From Anaheim we piloted the Mustang down to San Diego, where we returned the car and grabbed a cab to the hotel. We stayed downtown, the ballpark is downtown, there’s a trolley connecting them, and we were only there for one day. While San Diego was many degrees less hot than Anaheim, we still didn’t bring enough water along with us, ever. (This will start to become a theme.) San Diego was: ballpark tour, lunch, nap, back to park for game, dinner with local friend. It would be the first time we would see Dan Haren on this roadtrip, but we left the game early for dinner, and because our flight to San Francisco the next morning was at 7am.

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PETCO was just a fantastic place. “It isn’t like anything else,” TBF kept saying. That’s not to say it’s the best ballpark ever, but that it was highly interesting and we were surprised by how interesting it was, because it never makes anyone’s lists, except Kevin Burkhardt of SNY, who always lists PETCO as his favorite. We had a list of places we wanted to make sure we saw at the park based on all of Kevin’s reports there over the years. Every time I mention it I get jumped on by people saying ‘Well it’s not PNC’ or insert your favorite ballpark here, and I’m not saying that it is suddenly The Best Ballpark In The Country. I will, however, state with perfect certainty that it is The Most Underrated Ballpark In The Country. It is the one we are most eager to return to for a nice three-game weekend series against the Mets some year.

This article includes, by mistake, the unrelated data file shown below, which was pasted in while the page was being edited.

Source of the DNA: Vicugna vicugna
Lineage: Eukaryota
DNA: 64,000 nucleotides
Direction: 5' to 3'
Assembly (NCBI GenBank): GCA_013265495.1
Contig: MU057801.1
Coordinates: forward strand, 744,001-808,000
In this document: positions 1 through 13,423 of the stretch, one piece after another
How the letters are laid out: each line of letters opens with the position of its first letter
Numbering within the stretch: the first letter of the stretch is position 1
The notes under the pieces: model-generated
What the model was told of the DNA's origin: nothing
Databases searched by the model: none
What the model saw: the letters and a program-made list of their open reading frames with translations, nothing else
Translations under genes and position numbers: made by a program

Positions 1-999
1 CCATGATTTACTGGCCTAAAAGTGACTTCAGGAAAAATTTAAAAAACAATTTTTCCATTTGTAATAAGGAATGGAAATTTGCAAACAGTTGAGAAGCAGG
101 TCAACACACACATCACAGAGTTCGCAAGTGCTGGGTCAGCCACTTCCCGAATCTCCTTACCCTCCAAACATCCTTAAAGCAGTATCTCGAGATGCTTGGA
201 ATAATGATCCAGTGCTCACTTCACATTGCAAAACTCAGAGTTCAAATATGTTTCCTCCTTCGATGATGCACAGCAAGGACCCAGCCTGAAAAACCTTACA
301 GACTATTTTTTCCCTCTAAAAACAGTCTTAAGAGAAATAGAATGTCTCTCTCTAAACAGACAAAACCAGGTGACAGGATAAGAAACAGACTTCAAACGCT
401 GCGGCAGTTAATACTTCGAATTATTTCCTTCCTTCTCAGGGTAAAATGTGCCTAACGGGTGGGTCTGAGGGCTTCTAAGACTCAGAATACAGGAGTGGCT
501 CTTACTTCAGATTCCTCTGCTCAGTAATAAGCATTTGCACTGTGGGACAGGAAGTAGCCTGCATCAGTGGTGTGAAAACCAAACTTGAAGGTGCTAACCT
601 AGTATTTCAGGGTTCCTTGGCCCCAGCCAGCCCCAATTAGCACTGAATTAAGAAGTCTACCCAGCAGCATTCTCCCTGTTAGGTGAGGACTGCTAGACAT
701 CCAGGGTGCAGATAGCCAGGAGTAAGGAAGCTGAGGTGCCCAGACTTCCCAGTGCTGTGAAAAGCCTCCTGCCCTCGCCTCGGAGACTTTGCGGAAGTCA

PETCO Park review | PETCO Park photos

Biggest food letdown: the garlic fries at AT&T. TBF claims that my memories of delicious San Fran-area garlic fries are tainted by the fact that previous ones were consumed on very cold nights after waiting on a long food line at Shoreline Ampitheater during Bridge School concerts. He may be right.

Most surprisingly good food: there was a fast food Mexican stand called Macayo in Chase Field. It was the most interesting thing I saw so I ordered from there, and we liked it so much we went back the next night. Thumbs up. A beat writer even recommended it to me after I had already found it. I tend to trust them when it comes to recommendation of food on the road.

Only place I got sick from the food: Oakland Coliseum. We went with friends who were locals, and ate what they ate, thinking that would be safe.

We flew Virgin America from SD to SF, and I wish I could tell you how cool it was, but we both fell asleep before takeoff, and the next thing I knew we were landing in San Francisco. Thanks to SF’s fantastic public transportation system, we were standing in the hotel lobby at 10am, where we dumped our stuff, found breakfast, and trekked out to City Lights bookstore and the Gap, where TBF purchased additional long-sleeve shirts, since it was FREEZING. We had long sleeves; we just didn’t have enough for San Francisco.